Marimbas and marimba-like instruments are found throughout the world. Around 1960, Kwanongoma College of African Music was started in Bulawayo, Zimbabwe, in part to help preserve traditional Zimbabwean music and an ensemble of marimbas was designed to hopefully become a new national instrument. The marimbas used by Maine Marimba Ensemble are based on those developed at Kwanongoma College. Many of Maine Marimba Ensemble’s arrangements come from the musicians who studied and taught there.
The wood used for the bars of a marimba typically come from tropical hardwood trees. Maine Marimba Ensemble’s marimba’s bars are made from padauk, purpleheart, wenge, honduran mahogany, and (probably) douglas fir. The pitch of each bar is mainly determined by its length and thickness. The bars rest on the frame at their "nodes," the spot where there is no vibration from the basic pitch of the bar.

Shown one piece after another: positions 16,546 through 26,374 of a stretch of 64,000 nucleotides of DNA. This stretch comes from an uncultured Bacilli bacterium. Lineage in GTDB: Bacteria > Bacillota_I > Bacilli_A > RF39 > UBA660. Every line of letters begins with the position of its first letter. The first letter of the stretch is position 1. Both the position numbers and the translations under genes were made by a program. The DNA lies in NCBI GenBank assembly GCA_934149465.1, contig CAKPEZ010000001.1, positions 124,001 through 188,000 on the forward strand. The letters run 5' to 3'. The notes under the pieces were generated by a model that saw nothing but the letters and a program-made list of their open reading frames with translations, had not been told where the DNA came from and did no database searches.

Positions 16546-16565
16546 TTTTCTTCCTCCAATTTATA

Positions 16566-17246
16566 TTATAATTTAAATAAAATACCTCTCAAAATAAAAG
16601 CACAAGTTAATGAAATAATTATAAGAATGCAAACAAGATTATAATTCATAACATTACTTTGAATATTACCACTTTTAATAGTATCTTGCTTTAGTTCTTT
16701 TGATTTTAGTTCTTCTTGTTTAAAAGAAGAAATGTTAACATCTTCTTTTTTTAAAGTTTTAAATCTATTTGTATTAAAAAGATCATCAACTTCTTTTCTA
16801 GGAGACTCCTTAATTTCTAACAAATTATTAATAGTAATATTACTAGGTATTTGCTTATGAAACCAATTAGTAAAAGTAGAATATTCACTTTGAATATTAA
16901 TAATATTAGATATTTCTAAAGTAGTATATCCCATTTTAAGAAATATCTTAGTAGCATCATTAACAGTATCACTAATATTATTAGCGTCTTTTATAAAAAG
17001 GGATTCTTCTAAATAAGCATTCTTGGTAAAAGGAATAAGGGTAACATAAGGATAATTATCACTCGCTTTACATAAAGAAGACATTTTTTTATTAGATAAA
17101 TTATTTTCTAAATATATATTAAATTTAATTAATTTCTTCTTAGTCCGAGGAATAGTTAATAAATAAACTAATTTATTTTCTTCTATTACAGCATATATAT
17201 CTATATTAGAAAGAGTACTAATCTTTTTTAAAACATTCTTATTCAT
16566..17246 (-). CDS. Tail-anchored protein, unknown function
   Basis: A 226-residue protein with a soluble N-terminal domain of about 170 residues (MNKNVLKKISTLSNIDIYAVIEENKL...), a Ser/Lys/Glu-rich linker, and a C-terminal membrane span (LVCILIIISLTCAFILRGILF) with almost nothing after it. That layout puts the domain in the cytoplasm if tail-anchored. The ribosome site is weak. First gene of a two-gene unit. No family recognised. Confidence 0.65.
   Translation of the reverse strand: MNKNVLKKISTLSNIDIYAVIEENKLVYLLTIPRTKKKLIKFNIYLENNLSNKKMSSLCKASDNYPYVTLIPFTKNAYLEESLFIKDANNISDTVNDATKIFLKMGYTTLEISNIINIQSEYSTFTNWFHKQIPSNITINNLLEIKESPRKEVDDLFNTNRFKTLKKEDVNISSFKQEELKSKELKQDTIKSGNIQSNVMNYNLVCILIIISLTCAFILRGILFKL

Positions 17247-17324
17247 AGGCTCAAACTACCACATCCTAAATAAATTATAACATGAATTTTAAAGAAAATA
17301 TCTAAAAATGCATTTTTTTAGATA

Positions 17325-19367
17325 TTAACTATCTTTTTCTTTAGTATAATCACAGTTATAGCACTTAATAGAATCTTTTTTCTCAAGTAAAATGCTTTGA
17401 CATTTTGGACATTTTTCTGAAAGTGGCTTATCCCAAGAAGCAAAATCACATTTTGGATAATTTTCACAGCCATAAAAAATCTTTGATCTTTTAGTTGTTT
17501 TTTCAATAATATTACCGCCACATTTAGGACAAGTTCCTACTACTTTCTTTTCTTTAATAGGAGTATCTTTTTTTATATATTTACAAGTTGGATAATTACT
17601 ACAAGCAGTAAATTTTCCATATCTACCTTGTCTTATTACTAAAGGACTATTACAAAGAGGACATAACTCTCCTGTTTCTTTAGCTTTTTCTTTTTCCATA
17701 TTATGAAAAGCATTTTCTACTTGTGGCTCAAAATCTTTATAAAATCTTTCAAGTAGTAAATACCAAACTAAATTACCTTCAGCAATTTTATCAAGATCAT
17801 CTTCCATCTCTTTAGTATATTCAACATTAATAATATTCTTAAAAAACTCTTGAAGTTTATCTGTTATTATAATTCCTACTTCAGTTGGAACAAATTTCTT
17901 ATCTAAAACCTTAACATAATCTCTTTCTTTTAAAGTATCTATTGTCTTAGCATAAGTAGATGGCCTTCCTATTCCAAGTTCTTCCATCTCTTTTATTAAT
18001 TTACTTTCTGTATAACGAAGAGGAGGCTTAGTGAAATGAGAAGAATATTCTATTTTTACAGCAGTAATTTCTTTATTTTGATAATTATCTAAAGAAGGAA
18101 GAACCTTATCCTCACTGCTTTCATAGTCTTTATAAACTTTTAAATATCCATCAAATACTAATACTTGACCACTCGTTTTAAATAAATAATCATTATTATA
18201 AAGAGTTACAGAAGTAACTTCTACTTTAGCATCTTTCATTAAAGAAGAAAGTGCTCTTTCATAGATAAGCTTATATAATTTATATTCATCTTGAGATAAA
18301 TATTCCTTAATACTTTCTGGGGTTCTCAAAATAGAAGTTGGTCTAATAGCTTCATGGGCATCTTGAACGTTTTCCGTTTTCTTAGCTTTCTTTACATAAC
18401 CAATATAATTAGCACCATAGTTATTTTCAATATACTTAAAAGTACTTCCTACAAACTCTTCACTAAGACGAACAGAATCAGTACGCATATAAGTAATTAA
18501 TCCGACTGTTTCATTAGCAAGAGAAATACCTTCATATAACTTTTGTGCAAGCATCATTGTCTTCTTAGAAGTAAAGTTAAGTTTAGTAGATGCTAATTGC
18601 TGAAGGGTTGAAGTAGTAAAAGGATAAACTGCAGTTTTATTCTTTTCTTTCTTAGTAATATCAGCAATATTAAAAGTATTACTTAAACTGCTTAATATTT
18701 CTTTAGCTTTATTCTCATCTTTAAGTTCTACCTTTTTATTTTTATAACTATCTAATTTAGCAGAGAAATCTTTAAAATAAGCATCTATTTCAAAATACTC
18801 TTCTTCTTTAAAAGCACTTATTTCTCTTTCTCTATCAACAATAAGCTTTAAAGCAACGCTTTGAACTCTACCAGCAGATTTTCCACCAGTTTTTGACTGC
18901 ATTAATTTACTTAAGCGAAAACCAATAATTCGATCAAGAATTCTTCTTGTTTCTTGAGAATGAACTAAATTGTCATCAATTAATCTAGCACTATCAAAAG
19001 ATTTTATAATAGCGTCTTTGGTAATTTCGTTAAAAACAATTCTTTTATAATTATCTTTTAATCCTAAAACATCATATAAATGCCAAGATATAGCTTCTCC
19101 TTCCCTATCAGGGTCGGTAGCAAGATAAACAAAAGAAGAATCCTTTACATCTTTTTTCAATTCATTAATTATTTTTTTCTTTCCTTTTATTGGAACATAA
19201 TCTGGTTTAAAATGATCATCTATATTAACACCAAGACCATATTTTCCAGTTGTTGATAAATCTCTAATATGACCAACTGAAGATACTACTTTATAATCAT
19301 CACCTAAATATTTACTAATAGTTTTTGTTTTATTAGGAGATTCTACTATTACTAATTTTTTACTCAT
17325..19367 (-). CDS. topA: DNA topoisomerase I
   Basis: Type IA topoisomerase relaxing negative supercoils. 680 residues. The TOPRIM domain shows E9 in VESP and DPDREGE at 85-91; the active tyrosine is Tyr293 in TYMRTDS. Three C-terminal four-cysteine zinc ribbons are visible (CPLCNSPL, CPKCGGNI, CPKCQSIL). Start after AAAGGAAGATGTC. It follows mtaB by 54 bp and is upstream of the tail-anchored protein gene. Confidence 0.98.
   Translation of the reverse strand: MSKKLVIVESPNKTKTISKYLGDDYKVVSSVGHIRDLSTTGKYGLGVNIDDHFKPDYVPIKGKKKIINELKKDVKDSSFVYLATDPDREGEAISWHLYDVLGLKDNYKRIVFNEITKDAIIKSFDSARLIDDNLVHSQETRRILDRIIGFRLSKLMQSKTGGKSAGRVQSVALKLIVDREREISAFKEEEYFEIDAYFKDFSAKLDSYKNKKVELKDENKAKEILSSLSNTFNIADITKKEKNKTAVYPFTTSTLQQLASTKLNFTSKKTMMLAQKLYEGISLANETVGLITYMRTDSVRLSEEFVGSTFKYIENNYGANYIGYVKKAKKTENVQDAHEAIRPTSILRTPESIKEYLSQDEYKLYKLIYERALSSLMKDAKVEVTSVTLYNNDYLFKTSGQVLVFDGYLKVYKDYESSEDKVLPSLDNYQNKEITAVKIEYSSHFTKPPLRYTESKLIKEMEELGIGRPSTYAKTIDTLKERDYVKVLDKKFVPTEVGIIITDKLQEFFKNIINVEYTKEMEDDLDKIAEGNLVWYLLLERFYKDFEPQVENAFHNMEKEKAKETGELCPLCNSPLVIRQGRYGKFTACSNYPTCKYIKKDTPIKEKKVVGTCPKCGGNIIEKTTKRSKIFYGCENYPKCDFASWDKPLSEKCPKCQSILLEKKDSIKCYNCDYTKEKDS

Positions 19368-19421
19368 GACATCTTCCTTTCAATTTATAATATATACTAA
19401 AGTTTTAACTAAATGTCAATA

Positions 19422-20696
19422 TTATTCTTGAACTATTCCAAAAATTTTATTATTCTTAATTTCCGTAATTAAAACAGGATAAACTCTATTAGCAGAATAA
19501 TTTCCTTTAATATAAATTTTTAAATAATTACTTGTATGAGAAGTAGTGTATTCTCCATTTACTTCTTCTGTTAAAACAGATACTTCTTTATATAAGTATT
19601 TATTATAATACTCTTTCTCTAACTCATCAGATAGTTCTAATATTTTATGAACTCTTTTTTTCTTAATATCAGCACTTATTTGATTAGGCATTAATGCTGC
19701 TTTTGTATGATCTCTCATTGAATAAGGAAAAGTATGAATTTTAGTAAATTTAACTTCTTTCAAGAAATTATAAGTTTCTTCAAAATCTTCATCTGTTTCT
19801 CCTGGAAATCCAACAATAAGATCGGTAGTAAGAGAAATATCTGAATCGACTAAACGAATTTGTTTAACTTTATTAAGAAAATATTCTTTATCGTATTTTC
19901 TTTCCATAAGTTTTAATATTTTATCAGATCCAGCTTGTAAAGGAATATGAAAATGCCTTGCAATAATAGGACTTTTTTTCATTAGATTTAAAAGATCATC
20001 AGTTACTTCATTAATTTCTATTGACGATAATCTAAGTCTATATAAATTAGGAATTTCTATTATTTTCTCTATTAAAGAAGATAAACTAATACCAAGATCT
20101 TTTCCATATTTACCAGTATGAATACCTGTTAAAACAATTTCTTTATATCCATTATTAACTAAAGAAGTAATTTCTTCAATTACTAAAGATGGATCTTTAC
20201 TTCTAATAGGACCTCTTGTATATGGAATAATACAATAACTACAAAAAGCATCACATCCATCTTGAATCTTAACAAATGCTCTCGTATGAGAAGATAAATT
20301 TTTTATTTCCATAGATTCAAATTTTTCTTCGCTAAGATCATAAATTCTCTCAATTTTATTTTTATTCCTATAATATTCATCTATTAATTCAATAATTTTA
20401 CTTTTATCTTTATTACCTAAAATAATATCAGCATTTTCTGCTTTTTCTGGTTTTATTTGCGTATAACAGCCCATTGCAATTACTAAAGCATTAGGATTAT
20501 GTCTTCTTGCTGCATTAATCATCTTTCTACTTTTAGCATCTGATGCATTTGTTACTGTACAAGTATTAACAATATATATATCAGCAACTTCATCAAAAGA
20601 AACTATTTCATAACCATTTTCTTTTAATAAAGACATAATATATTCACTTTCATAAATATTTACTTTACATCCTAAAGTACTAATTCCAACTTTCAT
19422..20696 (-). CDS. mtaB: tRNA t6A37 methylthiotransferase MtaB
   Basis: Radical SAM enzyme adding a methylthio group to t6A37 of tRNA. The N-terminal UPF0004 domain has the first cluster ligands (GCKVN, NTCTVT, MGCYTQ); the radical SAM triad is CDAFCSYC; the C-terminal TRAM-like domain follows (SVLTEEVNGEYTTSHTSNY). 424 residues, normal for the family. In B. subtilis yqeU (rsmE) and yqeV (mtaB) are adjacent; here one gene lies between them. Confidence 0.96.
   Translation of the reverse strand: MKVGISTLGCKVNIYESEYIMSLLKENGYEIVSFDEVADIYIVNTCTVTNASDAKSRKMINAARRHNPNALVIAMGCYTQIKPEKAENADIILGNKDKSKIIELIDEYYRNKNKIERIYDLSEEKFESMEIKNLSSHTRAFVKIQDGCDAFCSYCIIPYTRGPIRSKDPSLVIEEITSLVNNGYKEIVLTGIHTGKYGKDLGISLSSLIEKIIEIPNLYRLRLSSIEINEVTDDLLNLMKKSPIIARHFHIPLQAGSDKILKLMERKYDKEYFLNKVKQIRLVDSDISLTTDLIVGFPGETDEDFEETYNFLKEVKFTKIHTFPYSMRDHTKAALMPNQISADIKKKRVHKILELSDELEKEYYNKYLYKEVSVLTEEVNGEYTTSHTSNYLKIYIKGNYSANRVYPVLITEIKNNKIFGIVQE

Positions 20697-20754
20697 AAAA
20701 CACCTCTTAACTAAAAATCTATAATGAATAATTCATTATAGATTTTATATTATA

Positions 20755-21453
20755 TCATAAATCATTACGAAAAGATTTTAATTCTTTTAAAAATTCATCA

The buzzing that you hear is a purposeful addition to the sound of the Zimbabwean-style marimbas and is a sound common to much African music. To create the effect, Maine Marimba Ensemble’s instruments have a small piece of a plastic shopping bag covering a hole at the end of the resonating tube that hangs below each bar of the marimbas.
Hosho are the gourd rattles. The gourds are maranka, or dinosaur, gourds. They are filled with either hota, seeds from canna lilies, or popcorn. The hosho are traditionally played with Shona mbira music.
Maine Marimba Ensemble’s instruments were built by one of the band's members, Jacob.
Keep up with Maine Marimba Ensemble